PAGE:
A public vote is on the table – now we need to pick it up

Anna McMorrin
© Chris McAndrew/CC BY 3.0

Last week, I supported the letter signed by 82 fellow Labour MPs calling on our leadership to fully back a confirmatory referendum on any Brexit deal agreed in our talks with the Prime Minister. Keir Starmer has long been advocating this move and John McDonnell has used an appearance on ITV’s Peston programme to agree with us, saying he felt any deal, whether it meets our original six tests or not, should be put to the people in a referendum.

It’s now crucial we all move in behind this approach – because it offers the potential of uniting both the party and the country behind a solution to the Brexit crisis. Let’s be honest. Parliament is deadlocked, the general public bored, frustrated and bemused, and Brexit no closer to being resolved than it was when this great slow-motion car crash started in 2016.

Our entire political system has been paralysed by an issue that cuts across party lines in a way that nothing else has in our lifetimes. We have wrestled with the tortuous political balancing act of trying to appeal both to majority Leave-voting Labour constituencies in our northern heartlands and Remain supporters in the cities. But we can now be clear: the right-wing Brexit ideology is dead.

With the Prime Minister reaching out to Labour and Jeremy, and Keir in talks with the government about a potential deal, the time for facing both ways is coming to an end. We are going to have to either approve a deal for Brexit or walk away, and in making that choice, we potentially alienate a large number of Labour supporters.

There is another way. We can signal our respect for the 2016 vote by agreeing to support a deal put by the government in parliament but if, and only if, it is then subject to a final test of public support in a referendum. In doing so, we can start to reconnect ourselves and our politics with a frustrated nation.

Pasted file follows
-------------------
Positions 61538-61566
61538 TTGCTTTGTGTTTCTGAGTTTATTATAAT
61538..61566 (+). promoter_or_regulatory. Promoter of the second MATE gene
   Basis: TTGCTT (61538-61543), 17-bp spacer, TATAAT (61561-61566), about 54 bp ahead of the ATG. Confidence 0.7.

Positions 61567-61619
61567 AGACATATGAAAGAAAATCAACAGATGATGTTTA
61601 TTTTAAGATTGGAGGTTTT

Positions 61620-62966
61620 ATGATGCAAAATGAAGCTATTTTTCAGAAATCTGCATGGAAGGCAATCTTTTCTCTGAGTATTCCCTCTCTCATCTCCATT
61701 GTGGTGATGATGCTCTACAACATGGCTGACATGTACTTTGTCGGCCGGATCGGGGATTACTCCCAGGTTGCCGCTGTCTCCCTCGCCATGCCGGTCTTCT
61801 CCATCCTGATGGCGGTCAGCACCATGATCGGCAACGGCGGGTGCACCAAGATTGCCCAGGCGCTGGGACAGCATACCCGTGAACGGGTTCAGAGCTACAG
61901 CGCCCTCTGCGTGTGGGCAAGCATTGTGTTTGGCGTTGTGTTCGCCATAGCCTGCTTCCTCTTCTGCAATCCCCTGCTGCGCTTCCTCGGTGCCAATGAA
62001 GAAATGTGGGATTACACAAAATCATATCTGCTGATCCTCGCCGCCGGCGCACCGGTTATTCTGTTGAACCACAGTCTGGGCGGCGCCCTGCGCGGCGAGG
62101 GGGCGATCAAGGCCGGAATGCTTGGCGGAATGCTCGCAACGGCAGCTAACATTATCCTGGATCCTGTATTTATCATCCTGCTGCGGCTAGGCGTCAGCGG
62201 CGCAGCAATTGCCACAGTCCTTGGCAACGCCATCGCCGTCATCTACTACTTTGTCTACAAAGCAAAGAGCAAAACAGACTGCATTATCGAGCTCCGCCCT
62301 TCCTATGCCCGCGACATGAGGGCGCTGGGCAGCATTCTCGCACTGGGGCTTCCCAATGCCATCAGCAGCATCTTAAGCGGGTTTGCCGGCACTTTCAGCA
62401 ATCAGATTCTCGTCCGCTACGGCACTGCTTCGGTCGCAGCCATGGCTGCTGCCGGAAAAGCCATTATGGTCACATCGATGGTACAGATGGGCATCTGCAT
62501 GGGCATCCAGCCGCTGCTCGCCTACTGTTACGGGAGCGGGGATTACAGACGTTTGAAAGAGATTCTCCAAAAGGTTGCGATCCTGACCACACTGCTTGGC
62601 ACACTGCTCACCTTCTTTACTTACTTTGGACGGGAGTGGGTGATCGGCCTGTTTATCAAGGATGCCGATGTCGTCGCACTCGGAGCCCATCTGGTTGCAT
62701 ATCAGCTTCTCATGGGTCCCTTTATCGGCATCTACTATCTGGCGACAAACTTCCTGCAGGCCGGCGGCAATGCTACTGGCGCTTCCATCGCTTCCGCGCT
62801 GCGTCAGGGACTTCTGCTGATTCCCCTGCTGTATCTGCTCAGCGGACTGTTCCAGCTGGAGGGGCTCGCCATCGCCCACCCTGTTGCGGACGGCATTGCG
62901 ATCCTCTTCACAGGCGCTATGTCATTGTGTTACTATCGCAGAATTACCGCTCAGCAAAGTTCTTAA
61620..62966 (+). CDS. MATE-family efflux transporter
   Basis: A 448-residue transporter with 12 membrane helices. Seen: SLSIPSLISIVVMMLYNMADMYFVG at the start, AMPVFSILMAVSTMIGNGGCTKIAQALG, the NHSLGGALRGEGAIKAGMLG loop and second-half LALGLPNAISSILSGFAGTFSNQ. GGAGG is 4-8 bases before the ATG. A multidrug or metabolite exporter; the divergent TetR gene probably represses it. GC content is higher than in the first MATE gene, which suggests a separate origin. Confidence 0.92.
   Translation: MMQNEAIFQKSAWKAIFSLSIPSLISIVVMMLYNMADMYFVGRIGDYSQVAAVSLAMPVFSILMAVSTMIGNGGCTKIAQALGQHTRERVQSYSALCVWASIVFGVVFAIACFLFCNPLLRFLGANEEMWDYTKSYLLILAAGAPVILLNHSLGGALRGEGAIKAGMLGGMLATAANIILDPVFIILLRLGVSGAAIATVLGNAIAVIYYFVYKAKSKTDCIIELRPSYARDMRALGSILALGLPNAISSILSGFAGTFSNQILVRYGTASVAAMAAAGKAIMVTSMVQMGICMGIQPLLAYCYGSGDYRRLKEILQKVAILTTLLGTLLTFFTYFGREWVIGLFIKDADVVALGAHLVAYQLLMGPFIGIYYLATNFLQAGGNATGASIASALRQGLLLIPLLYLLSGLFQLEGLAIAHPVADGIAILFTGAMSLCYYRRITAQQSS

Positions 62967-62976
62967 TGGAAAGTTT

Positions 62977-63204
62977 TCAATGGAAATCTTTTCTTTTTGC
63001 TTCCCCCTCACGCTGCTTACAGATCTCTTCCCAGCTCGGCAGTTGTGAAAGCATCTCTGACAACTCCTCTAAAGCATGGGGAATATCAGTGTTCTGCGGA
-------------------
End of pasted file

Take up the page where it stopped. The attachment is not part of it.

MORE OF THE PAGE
We can then adopt the approach Harold Wilson used when Prime Minister in the 1975 referendum. As leader, he allowed his MPs and frontbench to fight on the side of the argument they felt most comfortable on. Colleagues with a clear Leave steer from their constituencies would be free to reflect that in the campaign.

It’s not ideal – the Labour Party is at its best when we are united, pulling in the same direction – but it would be an acknowledgement that party and country are divided. We need some way of resolving the matter.

Our frontbench must take up the cause of a final confirmatory public vote, not just as a threat to hold over the government in the hope that it will force them to adopt our brand of Brexit, but as a step we believe should be taken and will fight hard for. The polls suggest that we would be rewarded at the ballot box if we made this move and that the party membership would be largely delighted.

Far more importantly, we would be supporting the one way that could genuinely clear the political gridlock in parliament. It would be an act of democratic leadership and real courage and would give the country the chance to resolve this matter once and for all. We have kept a public vote on the negotiating table for long enough – now is the time to pick it up and run with it.

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